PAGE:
This setting piggybacks on the DetachedStateField setting above. If your detached state field is transient, the detached state manager will also be transient. If the detached state field is disabled, the detached state manager will also be disabled. This is typically what you'll want. By setting DetachedStateField to true (or transient) and setting this property to false, however, you can use a detached state field without using a detached state manager. This may be useful for debugging or for legacy Kodo users who find differences between Kodo's behavior with a detached state manager and Kodo's older behavior without one.

  • AccessUnloaded: Whether to allow access to unloaded fields of detached objects. Defaults to true. Set to false to throw an exception whenever an unloaded field is accessed. This option is only available when you use detached state managers, as determined by the settings above.

Example 11.1. Configuring Detached State

JPA XML format:

<property name="kodo.DetachState" value="fgs(DetachedStateField=true)"/>

JDO properties format:

kodo.DetachState: fgs(DetachStateFielded=true)

You can also alter the set of fields that will be included in the detached graph at runtime. OpenJPAEntityManagers expose the following APIs for controlling detached state:

public static final int DETACH_LOADED;
public static final int DETACH_FGS;
public static final int DETACH_ALL;
public DetachStateType getDetachState ();
public void setDetachState (int mode);

The JDO FetchPlan expose the following APIs for controlling detached state:

public static final int DETACH_LOAD_FIELDS;
public static final int DETACH_UNLOAD_FIELDS;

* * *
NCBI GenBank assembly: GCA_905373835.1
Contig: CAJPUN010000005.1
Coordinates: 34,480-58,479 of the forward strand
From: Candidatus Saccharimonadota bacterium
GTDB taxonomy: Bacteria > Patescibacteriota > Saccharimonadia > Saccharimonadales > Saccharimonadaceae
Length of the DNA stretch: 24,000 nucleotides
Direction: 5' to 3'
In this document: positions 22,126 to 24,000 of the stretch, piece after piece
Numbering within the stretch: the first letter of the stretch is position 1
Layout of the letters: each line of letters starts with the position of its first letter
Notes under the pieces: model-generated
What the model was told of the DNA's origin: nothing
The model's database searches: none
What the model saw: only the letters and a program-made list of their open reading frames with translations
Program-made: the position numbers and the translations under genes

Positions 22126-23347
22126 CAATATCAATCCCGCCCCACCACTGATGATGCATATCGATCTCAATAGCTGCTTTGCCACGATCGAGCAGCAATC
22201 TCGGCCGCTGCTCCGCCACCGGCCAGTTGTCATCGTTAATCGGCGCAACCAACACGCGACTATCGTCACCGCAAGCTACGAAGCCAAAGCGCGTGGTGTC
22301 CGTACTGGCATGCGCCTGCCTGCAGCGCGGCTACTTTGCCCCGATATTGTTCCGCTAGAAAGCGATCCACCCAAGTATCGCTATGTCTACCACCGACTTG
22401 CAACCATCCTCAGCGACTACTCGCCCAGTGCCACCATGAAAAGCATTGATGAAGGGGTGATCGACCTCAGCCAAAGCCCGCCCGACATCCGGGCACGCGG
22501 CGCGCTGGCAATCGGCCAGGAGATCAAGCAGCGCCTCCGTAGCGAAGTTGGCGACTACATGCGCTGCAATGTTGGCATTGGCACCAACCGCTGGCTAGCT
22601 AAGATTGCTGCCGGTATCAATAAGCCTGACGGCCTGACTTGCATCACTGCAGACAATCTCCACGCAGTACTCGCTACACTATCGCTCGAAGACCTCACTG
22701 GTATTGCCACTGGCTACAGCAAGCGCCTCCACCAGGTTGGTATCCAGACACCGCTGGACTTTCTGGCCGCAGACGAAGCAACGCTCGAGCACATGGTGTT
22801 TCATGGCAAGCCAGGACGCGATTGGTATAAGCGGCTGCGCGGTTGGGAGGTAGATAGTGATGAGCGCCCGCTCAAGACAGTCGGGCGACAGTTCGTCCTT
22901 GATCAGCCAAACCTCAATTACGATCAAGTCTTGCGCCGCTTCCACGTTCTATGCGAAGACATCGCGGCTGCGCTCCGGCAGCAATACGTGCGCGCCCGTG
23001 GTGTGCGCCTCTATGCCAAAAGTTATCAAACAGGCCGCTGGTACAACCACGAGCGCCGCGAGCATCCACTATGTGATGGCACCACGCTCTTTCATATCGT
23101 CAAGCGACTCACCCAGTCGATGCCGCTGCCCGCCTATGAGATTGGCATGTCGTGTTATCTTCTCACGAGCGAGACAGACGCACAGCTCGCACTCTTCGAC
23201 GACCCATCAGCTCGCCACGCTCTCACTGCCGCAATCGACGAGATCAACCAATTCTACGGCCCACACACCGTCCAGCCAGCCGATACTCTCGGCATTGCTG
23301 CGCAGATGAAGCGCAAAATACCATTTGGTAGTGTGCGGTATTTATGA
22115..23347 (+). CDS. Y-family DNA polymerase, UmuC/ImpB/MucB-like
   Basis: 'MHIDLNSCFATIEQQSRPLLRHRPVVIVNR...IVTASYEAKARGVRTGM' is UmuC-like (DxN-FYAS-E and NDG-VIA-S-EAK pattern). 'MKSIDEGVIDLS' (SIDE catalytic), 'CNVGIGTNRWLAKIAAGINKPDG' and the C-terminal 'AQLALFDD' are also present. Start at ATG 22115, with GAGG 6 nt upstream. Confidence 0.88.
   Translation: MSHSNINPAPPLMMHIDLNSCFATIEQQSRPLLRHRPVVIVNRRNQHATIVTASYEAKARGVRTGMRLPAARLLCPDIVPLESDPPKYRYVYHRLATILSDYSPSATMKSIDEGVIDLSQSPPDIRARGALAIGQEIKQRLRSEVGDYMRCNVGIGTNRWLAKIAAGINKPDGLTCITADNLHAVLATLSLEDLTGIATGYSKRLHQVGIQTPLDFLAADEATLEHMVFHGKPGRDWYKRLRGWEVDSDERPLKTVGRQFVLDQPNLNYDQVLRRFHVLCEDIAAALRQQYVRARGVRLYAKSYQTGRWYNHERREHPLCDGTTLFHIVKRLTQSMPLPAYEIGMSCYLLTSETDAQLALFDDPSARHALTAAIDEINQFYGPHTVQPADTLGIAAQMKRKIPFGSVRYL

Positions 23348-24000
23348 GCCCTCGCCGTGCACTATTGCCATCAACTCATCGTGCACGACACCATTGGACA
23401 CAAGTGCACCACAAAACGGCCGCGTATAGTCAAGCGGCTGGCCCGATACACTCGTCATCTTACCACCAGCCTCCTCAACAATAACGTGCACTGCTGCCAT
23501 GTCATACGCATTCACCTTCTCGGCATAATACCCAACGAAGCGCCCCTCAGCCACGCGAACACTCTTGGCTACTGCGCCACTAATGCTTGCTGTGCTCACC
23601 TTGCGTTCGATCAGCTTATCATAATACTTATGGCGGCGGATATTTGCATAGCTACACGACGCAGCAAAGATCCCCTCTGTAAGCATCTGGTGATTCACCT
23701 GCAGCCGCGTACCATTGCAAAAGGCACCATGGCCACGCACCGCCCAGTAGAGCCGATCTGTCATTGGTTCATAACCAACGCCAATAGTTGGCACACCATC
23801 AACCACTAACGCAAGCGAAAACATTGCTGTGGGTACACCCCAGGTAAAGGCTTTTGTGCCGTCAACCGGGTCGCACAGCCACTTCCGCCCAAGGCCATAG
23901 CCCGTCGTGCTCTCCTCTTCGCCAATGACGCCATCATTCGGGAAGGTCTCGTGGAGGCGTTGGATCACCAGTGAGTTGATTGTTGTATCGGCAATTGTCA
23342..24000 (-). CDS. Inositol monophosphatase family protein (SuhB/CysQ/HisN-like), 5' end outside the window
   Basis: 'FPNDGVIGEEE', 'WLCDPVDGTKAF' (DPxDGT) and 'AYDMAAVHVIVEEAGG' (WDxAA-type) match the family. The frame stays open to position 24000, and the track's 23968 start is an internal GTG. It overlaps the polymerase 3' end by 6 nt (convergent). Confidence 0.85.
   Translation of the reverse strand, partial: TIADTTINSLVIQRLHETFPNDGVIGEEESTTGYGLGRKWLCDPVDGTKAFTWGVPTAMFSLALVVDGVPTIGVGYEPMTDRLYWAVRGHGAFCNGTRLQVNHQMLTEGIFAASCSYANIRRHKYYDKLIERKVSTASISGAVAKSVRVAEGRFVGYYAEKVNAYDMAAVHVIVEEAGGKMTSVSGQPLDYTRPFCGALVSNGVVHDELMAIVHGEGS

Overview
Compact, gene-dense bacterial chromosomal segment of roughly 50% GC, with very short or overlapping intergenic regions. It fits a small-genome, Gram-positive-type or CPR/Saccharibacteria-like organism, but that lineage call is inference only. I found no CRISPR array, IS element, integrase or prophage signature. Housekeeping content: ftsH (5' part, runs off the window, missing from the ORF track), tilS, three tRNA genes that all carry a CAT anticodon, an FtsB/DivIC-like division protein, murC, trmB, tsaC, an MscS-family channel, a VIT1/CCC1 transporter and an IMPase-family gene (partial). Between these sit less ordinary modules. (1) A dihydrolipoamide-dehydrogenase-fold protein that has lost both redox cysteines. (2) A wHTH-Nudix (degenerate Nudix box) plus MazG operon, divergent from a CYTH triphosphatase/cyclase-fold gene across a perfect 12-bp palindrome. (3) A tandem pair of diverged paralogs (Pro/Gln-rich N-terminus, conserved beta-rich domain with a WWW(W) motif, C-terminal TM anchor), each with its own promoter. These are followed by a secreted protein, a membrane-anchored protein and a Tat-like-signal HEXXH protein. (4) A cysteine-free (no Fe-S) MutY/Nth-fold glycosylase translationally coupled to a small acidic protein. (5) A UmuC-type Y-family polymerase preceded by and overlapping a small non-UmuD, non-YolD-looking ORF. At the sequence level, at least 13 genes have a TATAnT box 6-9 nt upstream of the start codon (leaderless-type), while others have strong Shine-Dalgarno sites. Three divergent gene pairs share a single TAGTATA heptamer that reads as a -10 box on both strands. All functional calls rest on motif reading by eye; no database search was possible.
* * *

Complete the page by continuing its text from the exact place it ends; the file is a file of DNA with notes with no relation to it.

public int getDetachmentOptions ();
public void setDetachmentOptions (int options);

The JDO Overview covers these APIs in Chapter 12, FetchPlan. In addition, the The KodoFetchPlan extension adds another option flag for detaching all fields:

public static final int DETACH_ALL_FIELDS; Detached State Field

When the detached state field is enabled, the Kodo enhancer adds an additional field to the enhanced version of your class. This field of type Object. Kodo uses this field for bookkeeping information, such as the versioning data needed to detect optimistic concurrency violations when the object is re-attached.

It is possible to define this detached state field yourself. Declaring this field in your class metadata prevents the enhancer from adding any extra fields to the class, and keeps the enhanced class serialization-compatible with the unenhanced version. The detached state field must not be persistent. See Section, “Detached State” for details on how to declare a detached state field.


import org.opache.openjpa.persistence.*;

public class Magazine